Tuesday, November 18, 2014

The Work of a Lifetime

Wednesday of the Thirty-third Week in Ordinary Time

By Colleen O’Sullivan
While people were listening to Jesus speak, he proceeded to tell a parable because he was near Jerusalem and they thought that the Kingdom of God would appear there immediately.  So he said, “A nobleman went off to a distant country to obtain the kingship for himself and then to return.  He called ten of his servants and gave them ten gold coins and told them, ‘Engage in trade with these until I return.’… (W)hen he returned after obtaining the kingship, he had the servants called, to whom he had given the money, to learn what they had gained by trading.  The first came forward and said, ‘Sir, your gold coin has earned ten additional ones.’  He replied, ‘Well done, good servant!  You have been faithful in this very small matter; take charge of ten cities.’  Then the second came and reported, ‘Your gold coin, sir, has earned five more.’  And to this servant too he said, ‘You, take charge of five cities.’  Then the other servant came and said, ‘Sir, here is your gold coin; I kept it stored away in a handkerchief, for I was afraid of you, because you are a demanding man; you take up what you did not lay down and you harvest what you did not plant.’  He said to him, ’With your own words I shall condemn you, you wicked servant.  You knew I was a demanding man, taking up what I did not lay down and harvesting what I did not plant; why did you not put my money in a bank?  Then on my return I would have collected it with interest.’”  (Luke 19:11-13, 15-23)

O Lord, guide me throughout my days as I seek to shed what is not of you and to be conformed to the image of your Son.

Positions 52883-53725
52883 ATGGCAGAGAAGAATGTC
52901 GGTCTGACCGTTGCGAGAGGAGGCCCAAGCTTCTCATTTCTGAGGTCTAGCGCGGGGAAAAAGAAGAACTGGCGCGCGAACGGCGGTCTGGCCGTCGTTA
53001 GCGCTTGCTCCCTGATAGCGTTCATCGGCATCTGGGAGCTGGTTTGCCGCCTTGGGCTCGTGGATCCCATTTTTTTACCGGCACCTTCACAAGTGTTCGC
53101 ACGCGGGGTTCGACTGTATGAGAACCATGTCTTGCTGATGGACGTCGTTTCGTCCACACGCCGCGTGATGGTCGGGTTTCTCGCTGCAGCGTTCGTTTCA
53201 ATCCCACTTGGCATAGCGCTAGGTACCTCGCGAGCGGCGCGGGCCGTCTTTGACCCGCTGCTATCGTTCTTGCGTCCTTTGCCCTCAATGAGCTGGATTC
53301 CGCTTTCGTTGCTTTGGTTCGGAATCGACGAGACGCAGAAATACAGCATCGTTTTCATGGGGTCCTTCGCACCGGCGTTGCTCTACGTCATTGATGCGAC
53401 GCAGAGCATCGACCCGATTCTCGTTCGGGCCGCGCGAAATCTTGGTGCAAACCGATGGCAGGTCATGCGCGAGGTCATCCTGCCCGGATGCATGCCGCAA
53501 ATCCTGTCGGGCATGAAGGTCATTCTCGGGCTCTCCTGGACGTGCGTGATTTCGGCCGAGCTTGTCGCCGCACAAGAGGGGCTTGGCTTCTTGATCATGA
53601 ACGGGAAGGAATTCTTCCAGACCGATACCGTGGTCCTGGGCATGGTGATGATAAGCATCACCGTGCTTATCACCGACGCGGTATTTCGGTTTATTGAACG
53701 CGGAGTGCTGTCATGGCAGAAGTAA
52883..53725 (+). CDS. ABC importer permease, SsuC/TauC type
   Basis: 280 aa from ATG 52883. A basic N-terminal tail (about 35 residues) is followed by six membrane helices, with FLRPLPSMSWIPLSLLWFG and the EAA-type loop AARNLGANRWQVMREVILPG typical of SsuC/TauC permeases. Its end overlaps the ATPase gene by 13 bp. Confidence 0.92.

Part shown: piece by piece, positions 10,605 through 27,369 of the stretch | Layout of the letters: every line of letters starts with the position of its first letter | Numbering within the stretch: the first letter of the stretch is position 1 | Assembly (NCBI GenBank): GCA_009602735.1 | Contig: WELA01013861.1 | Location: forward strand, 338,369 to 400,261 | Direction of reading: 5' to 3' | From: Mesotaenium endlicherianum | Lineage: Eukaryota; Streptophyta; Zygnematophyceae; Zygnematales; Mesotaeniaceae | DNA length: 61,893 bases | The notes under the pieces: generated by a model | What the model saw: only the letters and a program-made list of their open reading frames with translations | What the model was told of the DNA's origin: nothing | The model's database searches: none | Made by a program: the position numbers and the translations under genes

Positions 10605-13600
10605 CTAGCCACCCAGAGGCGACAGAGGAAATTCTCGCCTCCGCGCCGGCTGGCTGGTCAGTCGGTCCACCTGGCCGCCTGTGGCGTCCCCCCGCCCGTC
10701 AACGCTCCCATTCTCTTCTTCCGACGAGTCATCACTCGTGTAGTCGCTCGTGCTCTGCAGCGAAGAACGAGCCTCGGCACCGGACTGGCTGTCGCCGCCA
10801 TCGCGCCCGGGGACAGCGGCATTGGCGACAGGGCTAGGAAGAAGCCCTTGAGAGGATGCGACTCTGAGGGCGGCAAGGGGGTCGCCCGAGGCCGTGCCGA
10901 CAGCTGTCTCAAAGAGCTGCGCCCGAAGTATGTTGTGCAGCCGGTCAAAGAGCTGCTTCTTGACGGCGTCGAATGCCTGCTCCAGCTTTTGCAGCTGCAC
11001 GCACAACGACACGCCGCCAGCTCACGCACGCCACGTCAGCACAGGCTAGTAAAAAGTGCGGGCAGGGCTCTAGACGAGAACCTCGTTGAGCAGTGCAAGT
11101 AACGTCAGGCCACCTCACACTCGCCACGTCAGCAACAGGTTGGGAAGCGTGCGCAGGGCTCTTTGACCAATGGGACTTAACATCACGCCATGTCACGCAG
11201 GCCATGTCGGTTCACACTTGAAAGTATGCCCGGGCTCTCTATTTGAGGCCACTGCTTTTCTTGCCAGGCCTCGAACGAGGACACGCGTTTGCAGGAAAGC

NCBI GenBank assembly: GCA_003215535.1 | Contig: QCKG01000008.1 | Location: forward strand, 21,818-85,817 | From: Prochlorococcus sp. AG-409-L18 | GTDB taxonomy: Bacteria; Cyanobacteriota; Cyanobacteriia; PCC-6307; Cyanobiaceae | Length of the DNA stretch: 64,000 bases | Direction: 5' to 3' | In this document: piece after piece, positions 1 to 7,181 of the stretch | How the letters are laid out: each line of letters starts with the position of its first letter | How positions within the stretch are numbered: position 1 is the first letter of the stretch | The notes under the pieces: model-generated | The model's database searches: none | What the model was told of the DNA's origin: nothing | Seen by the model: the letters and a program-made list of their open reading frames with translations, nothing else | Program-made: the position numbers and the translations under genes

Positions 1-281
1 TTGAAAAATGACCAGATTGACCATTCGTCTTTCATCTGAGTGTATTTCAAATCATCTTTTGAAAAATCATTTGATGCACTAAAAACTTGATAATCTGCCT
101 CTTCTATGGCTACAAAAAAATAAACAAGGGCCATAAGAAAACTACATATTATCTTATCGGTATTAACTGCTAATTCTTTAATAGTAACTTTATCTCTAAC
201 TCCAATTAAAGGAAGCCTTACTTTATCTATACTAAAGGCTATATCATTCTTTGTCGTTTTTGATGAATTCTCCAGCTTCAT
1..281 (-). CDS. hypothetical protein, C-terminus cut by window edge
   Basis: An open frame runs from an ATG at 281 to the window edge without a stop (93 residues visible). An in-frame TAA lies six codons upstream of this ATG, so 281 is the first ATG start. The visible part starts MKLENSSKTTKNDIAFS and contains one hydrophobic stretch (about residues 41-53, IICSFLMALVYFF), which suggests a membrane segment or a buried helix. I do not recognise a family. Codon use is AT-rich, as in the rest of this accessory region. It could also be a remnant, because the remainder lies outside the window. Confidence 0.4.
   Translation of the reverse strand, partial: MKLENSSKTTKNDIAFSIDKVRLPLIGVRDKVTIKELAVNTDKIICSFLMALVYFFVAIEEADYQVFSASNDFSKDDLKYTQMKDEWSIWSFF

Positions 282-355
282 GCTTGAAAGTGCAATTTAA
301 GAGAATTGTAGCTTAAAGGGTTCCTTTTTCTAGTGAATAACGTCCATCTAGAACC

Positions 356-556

Sometimes where a story is placed in the Gospels tells us almost as much as the content of the story itself.  Jesus is about to enter Jerusalem for the final time.  In the verses immediately preceding today’s Gospel reading, Jesus encounters the tax collector Zacchaeus.  He tells him to come down out of the tree.  Jesus says he needs to spend the night at his house. Zacchaeus’ encounter with the Lord is life-changing.   He is so transformed that he promises to give half of all he owns to the poor and to pay back 400 percent of any money he’s extorted from taxpayers along the way!

It’s for Zacchaeus’ benefit and ours, as well, that Jesus then goes on to tell the combined stories of the king who doesn’t return quickly from his journey and the parable of the 10 gold coins.  It’s wonderful that the tax collector so desires to follow Jesus and to extricate himself from the things of the world, but saying he’s going to and doing so are two different things.  Giving up the ways of this world to follow the Way of the Lord is the work of a lifetime.

We live awaiting the return of our King.  Just as the servants in the story are entrusted with gold coins and asked to do something with them while their master is gone, so God commissions each of us to grow spiritually, to be in relationship with God in prayer, to shed whatever ties us to the world and keeps us from wholeheartedly embracing the life of discipleship, to become more Christ-like in our dealings with others, and to sow the seeds of the Gospel wherever we go.

However, some of us are like the servant who hides his gold coin.  Where Zacchaeus begins is where we stop - with all kinds of good intentions.  Somehow we never get around to daily prayer and we remain fairly attached to the things and values of this world.

As Jesus tells the story, the “level” of spiritual growth we attain doesn’t seem to matter nearly as much as the seeking and striving to grow in our faith and our dealings with all God’s people.  The King in the parable rewards any gain or growth. 

Looking back over your Fourth Day as a Cursillista, how have you grown spiritually?  How has Cursillo aided you in your spiritual journey?

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